2. caught exceptionally bad ISPs with legitimate users and aggressive
  3. web spiders. DDOS attempts are best mitigated with connlimit and
  4. possibly checking for lots of very small packets.
  5. I've found that the INVALID state actually spends most of its time
  6. dropping legitimate traffic. I can't really recommend it. You can
  7. do just as well by being picky with what you accept for NEW
  8. connections.


  1. Drop garbage sources and destinations.

$IPT -A INPUT -m pkttype ! --pkt-type unicast -j $DROPTARGET $IPT -A INPUT -m addrtype ! --src-type UNICAST -j $DROPTARGET

  1. TCPMESS is our version of the CHAOS target.
  2. The primary purpose of this is not even to deceive, but simply to
  3. increase the cost of portscanning. It has a secondary purpose of
  4. obscuring potentially sensitive ports, like SSH.


  1. $IPT -A TCPMESS -p tcp -m statistic --mode random --probability 0.03 -j DELUDE

$IPT -A TCPMESS -p tcp -m statistic --mode random --probability 0.04 -j REJECT $IPT -A TCPMESS -j DROP

  1. New TCP Traffic going to valid ports gets sent here.
  2. Check connlimit, check new connection rates, log nonsense.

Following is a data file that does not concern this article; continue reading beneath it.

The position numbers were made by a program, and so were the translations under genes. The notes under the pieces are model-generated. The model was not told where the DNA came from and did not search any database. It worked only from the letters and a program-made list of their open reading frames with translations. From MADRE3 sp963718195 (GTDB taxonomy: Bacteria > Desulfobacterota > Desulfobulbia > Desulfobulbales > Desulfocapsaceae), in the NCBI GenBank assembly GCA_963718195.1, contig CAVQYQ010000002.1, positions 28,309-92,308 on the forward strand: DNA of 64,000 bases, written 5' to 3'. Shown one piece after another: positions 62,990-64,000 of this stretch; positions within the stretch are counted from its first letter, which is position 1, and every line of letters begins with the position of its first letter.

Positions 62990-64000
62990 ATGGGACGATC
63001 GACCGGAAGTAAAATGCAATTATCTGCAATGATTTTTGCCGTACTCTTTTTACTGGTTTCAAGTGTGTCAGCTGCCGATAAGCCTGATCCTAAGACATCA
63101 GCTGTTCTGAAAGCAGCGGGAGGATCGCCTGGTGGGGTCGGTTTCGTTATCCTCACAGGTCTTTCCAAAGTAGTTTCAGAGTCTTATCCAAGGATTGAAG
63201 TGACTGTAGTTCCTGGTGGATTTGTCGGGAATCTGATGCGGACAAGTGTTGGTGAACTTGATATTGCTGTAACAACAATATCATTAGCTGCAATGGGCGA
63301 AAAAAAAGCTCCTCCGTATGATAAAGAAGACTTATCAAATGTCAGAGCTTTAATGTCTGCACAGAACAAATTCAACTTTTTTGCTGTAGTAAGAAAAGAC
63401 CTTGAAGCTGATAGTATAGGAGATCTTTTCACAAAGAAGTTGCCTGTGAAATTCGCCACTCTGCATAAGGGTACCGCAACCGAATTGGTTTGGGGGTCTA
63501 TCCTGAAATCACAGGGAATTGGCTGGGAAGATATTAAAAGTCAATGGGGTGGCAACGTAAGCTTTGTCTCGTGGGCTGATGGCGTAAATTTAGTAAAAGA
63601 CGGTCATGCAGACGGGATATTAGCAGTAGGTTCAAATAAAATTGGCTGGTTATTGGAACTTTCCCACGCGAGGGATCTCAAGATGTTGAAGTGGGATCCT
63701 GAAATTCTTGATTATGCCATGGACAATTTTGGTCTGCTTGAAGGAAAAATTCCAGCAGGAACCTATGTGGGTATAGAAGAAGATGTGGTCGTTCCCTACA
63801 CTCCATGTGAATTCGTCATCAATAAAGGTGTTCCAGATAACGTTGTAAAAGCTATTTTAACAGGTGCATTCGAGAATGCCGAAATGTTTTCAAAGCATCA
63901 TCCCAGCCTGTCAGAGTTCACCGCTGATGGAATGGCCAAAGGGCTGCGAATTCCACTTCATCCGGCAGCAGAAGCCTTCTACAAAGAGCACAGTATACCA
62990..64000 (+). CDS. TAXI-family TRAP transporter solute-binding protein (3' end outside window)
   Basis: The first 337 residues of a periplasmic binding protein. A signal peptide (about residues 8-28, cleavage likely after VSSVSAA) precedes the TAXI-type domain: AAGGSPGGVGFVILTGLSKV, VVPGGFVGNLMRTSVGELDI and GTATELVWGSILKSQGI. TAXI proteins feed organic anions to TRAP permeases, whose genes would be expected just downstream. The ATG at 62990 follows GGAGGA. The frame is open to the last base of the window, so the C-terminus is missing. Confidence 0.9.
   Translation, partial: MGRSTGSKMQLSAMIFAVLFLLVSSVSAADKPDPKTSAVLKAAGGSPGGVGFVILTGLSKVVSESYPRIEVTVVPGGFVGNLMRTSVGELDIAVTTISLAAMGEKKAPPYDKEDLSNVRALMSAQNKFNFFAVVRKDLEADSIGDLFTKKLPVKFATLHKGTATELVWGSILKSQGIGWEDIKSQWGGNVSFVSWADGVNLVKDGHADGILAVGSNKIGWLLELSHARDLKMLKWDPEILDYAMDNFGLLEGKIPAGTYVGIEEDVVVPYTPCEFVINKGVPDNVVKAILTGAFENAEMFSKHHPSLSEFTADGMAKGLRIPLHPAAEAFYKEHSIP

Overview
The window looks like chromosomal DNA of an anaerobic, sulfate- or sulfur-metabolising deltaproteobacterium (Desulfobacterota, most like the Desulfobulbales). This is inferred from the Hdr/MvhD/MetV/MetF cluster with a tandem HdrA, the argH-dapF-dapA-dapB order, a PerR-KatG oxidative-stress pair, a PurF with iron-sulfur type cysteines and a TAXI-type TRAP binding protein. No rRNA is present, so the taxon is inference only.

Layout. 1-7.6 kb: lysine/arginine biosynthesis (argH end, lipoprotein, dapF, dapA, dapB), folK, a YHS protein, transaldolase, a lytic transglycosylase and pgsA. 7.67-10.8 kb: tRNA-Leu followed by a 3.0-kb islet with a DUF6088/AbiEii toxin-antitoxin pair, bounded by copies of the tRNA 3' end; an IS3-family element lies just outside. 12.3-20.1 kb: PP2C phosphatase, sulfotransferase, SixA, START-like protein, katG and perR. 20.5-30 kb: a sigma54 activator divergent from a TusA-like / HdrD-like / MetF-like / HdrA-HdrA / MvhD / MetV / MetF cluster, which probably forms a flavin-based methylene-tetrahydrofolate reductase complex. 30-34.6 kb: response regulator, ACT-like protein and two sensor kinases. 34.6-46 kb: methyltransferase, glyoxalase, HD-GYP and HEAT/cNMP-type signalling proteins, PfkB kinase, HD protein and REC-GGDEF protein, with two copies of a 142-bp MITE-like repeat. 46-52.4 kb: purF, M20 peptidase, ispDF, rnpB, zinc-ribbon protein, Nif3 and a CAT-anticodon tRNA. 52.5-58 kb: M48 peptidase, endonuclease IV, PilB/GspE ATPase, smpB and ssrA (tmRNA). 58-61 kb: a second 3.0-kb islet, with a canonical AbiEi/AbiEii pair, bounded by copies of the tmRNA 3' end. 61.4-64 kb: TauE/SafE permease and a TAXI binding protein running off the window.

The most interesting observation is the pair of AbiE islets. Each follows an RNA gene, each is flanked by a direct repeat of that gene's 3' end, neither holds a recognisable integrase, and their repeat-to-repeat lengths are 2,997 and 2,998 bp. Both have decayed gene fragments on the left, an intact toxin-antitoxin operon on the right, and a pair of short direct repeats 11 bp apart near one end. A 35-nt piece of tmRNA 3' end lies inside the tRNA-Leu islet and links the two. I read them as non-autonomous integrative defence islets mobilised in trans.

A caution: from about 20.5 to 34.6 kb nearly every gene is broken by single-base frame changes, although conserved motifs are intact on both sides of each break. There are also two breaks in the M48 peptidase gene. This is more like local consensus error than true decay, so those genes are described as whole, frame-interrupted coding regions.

$IPT -N TCPIN $IPT -A TCPIN -m recent --update --seconds 900 --hitcount 1 --name flooders -j DROP $IPT -A TCPIN -p tcp $CONNREPORT $HASHCON -j LOG $LOGCON --log-prefix "Hackers6: Many Connections: " $IPT -A TCPIN -p tcp $CONNREPORT $HASHCON -m state --state INVALID -j $DROPTARGET $IPT -A TCPIN -p tcp $CONNLIMIT -m recent --set --name flooders $IPT -A TCPIN -p tcp $CONNLIMIT -j LOG $LOGCON --log-prefix "Hackers6: Connection Overlimit: " $IPT -A TCPIN -p tcp $CONNLIMIT -j REJECT --reject-with tcp-reset $IPT -A TCPIN -p tcp --tcp-flags SYN,FIN,RST,PSH,URG SYN -j ACCEPT

  1. Sometimes we see new connections from legitimate peoples that
  2. somehow escaped proper connection tracking. These are most
  3. frequently ACK, followed by RST, followed distantly by ACK PSH.

$IPT -A TCPIN -p tcp --tcp-flags SYN,ACK,RST,URG ACK -j ACCEPT $IPT -A TCPIN -p tcp --tcp-flags SYN,FIN,RST,PSH,URG RST -j ACCEPT if [ $USELOG -eq 1 ] ; then

 $IPT -A TCPIN $HASHLOG -j LOG $LOGLEVEL --log-prefix "IP6Tables: Invalid Connect: "


  1. TCP traffic for our standard ports are not hindered for the purposes
  2. of automated blocking of general hijinks.
  3. Spammers trying to access port 25 on IPs I'm only using for hosting
  4. get tarpitted. Otherwise, we accept things on open ports, except for